The international design competition jumpthegap® gives credit to five innovative projects that facilitate the best hygiene and protection against contagion.
Showing articles with tag: Research.
We believe that, at this point, there is no need to provide any further information on the impact plastics have on the planet. While half the world is really aware of this problem and tries its best to reduce the use of plastic to the minimum, the other half isn´t and as long as a radical change of attitude is not achieved, plastic will continue being present in our lives. On an individual level there are plenty of actions we can carry out to try to control –not avoid– the negative effects. Certainly, the most obvious is to separate the waste we generate at home, recycling to the maximum and placing every single thing in the corresponding trash can; but there are other gestures that, no matter how small, add up.
The current rate of consumption puts the planet at a limit in terms of resource depletion and waste disposal. Scientists have been alerting that the situation is reaching a point of no return, affecting all living creatures and the planet itself on several fronts: climate change, natural disasters, displacement of entire populations, air pollution, invasion of waste dumped into the rivers and the sea, forest fires that will destroy the forest mass, unsustainable crops… and all those effects we already know about. The situation poses different challenges that designers, architects and engineers can and should meet by means of innovation and creativity. Politics will follow its path, but it is unquestionable that design can greatly contribute to adopting more equitable, responsible and supportive lifestyles
Today no one doubts that the future of product design lies in digital manufacturing, a set of integrated processes that allows you to move from a digital design using CAD software to a solid tridimensional object, obtained from a 3D printer. But digital manufacturing includes not only 3D printing (objects are built up out of layers of metal or plastic) but also CNC Machining (where, typically, shapes are cut out of wooden sheets) and Laser Cutting (where materials like metal are burnt or melted by a laser beam). Any kind of object can be manufactured today: a pencil, a furniture unit, a shoe, a drone and, unfortunately, even a weapon.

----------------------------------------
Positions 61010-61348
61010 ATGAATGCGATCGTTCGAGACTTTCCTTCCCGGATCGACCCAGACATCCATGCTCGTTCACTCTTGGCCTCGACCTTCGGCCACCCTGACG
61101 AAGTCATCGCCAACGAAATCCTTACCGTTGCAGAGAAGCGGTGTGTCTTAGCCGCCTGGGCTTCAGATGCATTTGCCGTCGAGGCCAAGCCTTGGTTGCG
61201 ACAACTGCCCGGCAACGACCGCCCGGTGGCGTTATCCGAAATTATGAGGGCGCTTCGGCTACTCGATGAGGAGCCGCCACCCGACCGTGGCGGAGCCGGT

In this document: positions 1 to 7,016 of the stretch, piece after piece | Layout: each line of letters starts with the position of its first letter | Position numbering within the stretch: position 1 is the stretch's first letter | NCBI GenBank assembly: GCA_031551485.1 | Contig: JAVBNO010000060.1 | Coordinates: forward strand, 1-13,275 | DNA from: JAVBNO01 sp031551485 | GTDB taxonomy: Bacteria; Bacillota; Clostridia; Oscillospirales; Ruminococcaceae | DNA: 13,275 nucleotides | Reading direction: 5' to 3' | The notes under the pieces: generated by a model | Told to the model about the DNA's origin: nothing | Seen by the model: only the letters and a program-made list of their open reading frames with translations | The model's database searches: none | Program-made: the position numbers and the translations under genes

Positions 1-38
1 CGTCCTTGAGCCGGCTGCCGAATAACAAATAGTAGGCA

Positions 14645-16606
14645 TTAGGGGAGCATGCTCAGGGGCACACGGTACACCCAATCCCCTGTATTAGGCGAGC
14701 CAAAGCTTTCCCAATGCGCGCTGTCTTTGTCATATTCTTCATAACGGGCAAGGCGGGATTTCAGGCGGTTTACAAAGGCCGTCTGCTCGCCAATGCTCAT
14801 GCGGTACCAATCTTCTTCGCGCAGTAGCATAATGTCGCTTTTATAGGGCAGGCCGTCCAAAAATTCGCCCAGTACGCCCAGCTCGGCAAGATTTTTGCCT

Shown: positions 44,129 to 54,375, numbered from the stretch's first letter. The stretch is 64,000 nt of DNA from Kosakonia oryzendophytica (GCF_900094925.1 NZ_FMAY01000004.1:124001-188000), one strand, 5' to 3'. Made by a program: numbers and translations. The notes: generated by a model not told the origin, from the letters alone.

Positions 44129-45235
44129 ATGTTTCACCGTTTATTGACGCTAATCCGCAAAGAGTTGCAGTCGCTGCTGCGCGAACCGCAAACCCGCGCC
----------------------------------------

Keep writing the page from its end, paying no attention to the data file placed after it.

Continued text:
The future of architecture and design is closely linked to virtual reality and augmented reality (VR/AR), tools that not only help architects and designers to better conceive space and volume but also to present the project to the customers.
In this post, we will talk about those works that can be used without having to seek the author’s permission, that is, those in the public domain. If a work is in the public domain, it means that this work can be freely used, disseminated and even modified (in the case of some creative commons licenses). If it is not in the public domain, then it is compulsory to request permission and, in some cases, pay to obtain a copyright license.
In order to correctly protect your creations, you need to know what your rights are and identify when they are being violated. Likewise, it is important to understand that sometimes you might be committing an infringement yourself without being fully aware of it.
What is the intellectual property about and why should I be informed? It would be a mistake to think that, as designers, the issue of intellectual property does not affect us, because it really does. When we think of copyright, writers, artists, photographers and little else comes to mind. But the truth is that intellectual property affects the entire creative sector, from musicians to architects, software developers and designers.